Help the Gallic Rooster’s victory over the Prussian Eagle!

France: Almost cool again

Andrew at Bound by Gravity has posted a sampling from McGill University’s collection of Canadian wartime propaganda posters.  My personal favourite is the one below, showing a brave but foolhardly French rooster taking the stuffing out of a German eagle.  I initially thought this was something of a backhanded compliment to the French, not realising that the Gallic rooster was an actual (if unofficial) symbol whose association with France dates back to the Renaissance.  The Latin word “Gallus” carries a double meaning—both “someone from Gaul”, and “rooster”.  The rooster was, at one point, prominently featured in French patriotic artwork and even on the buttons of 19th-century soldiers’ coats.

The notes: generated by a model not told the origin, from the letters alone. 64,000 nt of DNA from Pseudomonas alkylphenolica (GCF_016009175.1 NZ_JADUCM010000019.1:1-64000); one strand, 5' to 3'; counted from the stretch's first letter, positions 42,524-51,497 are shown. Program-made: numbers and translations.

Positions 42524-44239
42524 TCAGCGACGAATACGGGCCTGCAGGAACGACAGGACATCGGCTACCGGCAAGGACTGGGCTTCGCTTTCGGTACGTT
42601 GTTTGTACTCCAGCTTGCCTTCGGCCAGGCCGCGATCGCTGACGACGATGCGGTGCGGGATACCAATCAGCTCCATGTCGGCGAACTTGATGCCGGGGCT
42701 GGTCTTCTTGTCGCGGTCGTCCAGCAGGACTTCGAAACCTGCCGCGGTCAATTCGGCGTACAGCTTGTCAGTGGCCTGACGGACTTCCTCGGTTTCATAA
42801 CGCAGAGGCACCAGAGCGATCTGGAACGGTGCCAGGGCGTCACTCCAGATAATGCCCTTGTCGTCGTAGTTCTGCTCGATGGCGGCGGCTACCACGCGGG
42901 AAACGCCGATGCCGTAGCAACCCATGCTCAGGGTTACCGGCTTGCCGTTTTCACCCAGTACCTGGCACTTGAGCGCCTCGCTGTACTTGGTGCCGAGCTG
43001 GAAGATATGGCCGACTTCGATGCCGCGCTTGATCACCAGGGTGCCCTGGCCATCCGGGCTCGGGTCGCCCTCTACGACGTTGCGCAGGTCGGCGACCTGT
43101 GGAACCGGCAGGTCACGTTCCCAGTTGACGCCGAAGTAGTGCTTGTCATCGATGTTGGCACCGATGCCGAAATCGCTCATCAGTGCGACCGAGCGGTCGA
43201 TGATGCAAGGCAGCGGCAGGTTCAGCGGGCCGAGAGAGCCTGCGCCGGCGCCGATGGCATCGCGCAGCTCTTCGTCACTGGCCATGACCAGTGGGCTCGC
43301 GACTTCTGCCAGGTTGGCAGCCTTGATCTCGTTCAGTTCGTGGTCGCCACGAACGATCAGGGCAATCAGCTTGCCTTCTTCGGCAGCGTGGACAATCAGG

You have to admit that at best, the eagle looks mildly inconvenienced by the agitated rooster.  Eagles have been known to hunt and eat roosters, after all, and one can hardly imagine even the bravest chicken turning the tables on a raptor.  Imagine a notional Boer War poster where the South African national symbol, the springbok, takes a swipe at the mighty, iconic British lion.  This kind of prey-turned-predator conceptual absurdity is what elevates the recruiting poster above from mere propaganda into the realm of sublime comedy.  That and the soldier pointing at the unlikely spectacle, as if to say “Where’s that ten bucks you owe me?  Eagle got PWNED!”

Here’s a close-up of the French rooster opening up a can of whoopass on the German eagle.  Or as the kids today would say:  “im in ur aerie plucking ur head feathers”


Hats off to the anonymous fellow A.G.R. who created this recruiting poster during the Great War.  And on a more serious  note, this weekend, be sure to remember those who have served, and are serving, this great nation at home and around the globe.

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